The recent emergence of horror-satires marks a new moment in cinematic representations of Israel/Palestine. Rather than violence of war, these films foreground structural violence within privileged segments of Israeli society through tropes of infectious diseases and solitary sociopaths. This essay examines two widely acclaimed films, Rabies and Big Bad Wolves, to argue that cynicism over Israel’s foundational myths and institutions has replaced heroism. A younger generation of filmmakers and audiences is willing to consider Israel’s role as both victim and victimizer; their horror-satires replace fears of outside dangers with fears of attacks inside individual and social bodies.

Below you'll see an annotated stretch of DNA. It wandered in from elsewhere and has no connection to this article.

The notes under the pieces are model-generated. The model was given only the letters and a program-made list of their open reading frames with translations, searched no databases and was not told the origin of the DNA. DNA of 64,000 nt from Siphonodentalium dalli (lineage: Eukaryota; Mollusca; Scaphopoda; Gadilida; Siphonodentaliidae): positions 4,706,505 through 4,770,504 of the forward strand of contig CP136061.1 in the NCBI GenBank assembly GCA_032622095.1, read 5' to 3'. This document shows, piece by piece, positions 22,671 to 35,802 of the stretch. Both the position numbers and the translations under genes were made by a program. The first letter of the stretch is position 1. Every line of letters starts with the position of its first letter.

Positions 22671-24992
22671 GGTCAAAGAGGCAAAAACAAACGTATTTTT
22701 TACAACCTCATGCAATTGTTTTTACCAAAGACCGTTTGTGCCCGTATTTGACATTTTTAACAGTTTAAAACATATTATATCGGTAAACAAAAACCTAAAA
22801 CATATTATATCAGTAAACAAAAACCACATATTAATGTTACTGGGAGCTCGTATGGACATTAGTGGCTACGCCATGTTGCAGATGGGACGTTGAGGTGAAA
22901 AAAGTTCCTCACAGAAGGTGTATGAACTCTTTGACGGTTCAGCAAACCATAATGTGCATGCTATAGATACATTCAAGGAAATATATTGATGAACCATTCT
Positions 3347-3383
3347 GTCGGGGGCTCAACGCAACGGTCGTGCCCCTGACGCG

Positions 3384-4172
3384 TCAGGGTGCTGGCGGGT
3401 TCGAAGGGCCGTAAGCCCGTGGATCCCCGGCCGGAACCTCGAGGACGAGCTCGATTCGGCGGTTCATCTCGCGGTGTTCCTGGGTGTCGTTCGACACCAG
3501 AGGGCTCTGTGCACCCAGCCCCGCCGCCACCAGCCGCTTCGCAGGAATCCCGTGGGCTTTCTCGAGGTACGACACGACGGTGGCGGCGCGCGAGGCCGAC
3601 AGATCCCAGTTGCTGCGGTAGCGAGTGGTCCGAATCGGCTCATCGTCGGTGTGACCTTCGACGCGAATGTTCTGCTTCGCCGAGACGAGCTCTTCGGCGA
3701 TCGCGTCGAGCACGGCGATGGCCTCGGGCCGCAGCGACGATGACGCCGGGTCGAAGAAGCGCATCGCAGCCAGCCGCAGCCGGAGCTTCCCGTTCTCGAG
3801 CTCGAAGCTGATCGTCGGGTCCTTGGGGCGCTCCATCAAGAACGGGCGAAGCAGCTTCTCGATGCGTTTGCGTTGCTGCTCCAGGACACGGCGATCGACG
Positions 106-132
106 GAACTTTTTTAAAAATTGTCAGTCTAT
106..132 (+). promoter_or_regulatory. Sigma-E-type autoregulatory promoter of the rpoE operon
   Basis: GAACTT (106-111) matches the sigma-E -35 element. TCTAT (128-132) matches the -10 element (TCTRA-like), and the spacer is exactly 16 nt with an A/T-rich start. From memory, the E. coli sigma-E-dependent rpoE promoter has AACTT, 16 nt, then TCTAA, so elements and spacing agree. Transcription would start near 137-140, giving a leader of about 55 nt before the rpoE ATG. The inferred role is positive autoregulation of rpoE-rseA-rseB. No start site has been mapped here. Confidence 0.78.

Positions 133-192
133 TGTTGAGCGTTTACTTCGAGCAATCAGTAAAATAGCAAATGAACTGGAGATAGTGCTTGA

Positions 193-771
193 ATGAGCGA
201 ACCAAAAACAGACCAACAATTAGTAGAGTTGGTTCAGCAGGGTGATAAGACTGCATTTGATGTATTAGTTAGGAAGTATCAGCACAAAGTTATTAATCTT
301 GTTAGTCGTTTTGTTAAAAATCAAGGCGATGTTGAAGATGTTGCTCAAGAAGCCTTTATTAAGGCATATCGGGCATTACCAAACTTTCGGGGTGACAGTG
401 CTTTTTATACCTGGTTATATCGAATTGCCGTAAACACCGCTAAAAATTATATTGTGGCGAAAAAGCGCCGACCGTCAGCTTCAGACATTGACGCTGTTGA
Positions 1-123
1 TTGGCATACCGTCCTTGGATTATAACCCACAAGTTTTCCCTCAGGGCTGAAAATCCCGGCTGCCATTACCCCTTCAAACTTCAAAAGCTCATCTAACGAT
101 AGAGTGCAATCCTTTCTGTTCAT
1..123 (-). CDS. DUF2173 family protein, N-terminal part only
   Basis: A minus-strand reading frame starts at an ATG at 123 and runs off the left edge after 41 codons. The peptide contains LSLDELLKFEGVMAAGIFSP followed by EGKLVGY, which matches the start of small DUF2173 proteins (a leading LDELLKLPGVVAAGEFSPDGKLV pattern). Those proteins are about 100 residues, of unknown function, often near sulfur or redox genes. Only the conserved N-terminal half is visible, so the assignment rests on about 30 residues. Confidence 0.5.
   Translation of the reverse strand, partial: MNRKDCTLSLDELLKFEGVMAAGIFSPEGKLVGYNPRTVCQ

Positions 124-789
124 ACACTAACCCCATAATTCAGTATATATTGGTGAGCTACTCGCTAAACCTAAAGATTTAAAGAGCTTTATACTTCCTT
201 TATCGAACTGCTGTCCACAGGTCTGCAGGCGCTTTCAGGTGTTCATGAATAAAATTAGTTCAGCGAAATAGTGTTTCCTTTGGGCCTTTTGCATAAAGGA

|Original language||English (US)|
|Journal||Journal of Cinema and Media Studies|
|State||Published - Sep 1 2019|